Sorry, it’s just won’t work.
 

MikeG.

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No, Osvaldd, that won't work. Full stop. Forget it. You need some full length pieces. Clean this oak up and use it for something else (store it indoors as long as you can to acclimatise), but just forget this idea. It's a non-starter.
 

will1983

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If you really want to use these boards I suggest you actually make the carcasses out of Oak veneered MDF and then use your reclaimed boards for the lippings, trims and mouldings.

Alternatively forget the wardrobe and just make something smaller with it, a blanket box springs to mind as a suitable project for this.
 

Osvaldd

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thanks fellas, I guess its a no go. :cry:
I still dont get it why if the ends are staggered, and edges are properly jointed, why would it fail? is it too big? would such lamination be alright for something smaller?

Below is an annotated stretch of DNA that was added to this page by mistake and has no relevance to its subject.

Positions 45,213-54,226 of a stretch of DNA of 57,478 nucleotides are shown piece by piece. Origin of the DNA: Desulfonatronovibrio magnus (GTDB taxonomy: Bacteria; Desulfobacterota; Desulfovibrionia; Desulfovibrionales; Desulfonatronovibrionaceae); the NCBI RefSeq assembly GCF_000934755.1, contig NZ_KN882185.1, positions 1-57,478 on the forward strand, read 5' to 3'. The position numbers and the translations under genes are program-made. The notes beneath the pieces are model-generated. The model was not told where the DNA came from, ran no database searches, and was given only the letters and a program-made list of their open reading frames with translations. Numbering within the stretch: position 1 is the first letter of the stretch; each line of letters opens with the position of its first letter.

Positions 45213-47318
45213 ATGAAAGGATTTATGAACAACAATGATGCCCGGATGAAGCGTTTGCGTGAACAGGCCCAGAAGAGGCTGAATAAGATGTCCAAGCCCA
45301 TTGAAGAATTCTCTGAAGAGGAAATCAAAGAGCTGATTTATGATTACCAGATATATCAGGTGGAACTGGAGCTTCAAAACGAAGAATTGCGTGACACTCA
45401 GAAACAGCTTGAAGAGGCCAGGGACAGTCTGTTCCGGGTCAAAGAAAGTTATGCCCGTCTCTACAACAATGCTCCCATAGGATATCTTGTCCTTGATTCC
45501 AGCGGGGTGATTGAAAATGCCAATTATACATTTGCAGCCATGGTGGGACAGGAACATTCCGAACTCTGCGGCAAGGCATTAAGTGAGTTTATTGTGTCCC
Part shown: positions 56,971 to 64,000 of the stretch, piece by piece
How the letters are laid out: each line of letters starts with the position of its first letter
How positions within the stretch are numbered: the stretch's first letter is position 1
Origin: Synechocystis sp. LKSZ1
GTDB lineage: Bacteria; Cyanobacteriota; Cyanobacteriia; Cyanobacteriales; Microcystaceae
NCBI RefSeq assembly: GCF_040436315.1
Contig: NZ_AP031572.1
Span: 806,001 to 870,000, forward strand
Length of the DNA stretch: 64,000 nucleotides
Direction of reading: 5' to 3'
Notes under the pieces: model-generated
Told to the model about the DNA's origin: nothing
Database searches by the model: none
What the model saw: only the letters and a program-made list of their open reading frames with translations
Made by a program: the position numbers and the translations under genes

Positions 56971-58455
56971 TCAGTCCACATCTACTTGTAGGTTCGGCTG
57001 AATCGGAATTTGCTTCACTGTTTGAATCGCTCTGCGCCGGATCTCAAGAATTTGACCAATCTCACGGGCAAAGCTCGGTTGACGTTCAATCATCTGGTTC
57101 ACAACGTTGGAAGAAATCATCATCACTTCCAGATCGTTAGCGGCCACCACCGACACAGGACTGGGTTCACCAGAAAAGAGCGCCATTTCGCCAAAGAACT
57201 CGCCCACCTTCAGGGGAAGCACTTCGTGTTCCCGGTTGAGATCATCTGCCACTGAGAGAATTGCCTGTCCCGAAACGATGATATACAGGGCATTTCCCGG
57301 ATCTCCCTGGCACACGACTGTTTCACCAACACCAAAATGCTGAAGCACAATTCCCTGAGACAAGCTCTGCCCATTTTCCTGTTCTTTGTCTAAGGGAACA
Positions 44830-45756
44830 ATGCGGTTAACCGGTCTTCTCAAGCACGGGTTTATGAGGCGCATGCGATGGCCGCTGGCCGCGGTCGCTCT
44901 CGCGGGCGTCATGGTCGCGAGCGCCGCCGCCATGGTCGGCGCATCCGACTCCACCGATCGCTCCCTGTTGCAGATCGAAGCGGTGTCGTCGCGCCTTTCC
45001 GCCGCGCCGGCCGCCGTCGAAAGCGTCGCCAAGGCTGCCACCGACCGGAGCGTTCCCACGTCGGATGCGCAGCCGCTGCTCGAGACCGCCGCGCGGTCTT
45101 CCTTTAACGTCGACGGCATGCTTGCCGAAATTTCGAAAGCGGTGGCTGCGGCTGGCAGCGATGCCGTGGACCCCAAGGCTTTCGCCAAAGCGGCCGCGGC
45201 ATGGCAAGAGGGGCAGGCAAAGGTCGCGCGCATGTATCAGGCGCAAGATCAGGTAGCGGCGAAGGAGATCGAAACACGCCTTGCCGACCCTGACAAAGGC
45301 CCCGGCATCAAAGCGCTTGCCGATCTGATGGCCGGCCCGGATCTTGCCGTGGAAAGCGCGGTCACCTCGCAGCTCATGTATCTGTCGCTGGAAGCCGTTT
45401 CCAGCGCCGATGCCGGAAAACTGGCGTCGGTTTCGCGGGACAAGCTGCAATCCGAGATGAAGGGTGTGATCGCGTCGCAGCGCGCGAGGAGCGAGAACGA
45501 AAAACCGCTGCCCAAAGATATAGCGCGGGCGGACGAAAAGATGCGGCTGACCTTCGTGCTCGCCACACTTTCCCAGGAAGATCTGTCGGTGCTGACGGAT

woodbloke66

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If those boards are relatively new, you'll also find that they will almost certainly have had the life sucked out of them by kiln drying. I tried to make something a few years ago with oddments of new floor boards and I gave up as the oak was virtually unworkable - Rob
 

MusicMan

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Osvaldd":t55jtefh said:
thanks fellas, I guess its a no go. :cry:
I still dont get it why if the ends are staggered, and edges are properly jointed, why would it fail? is it too big? would such lamination be alright for something smaller?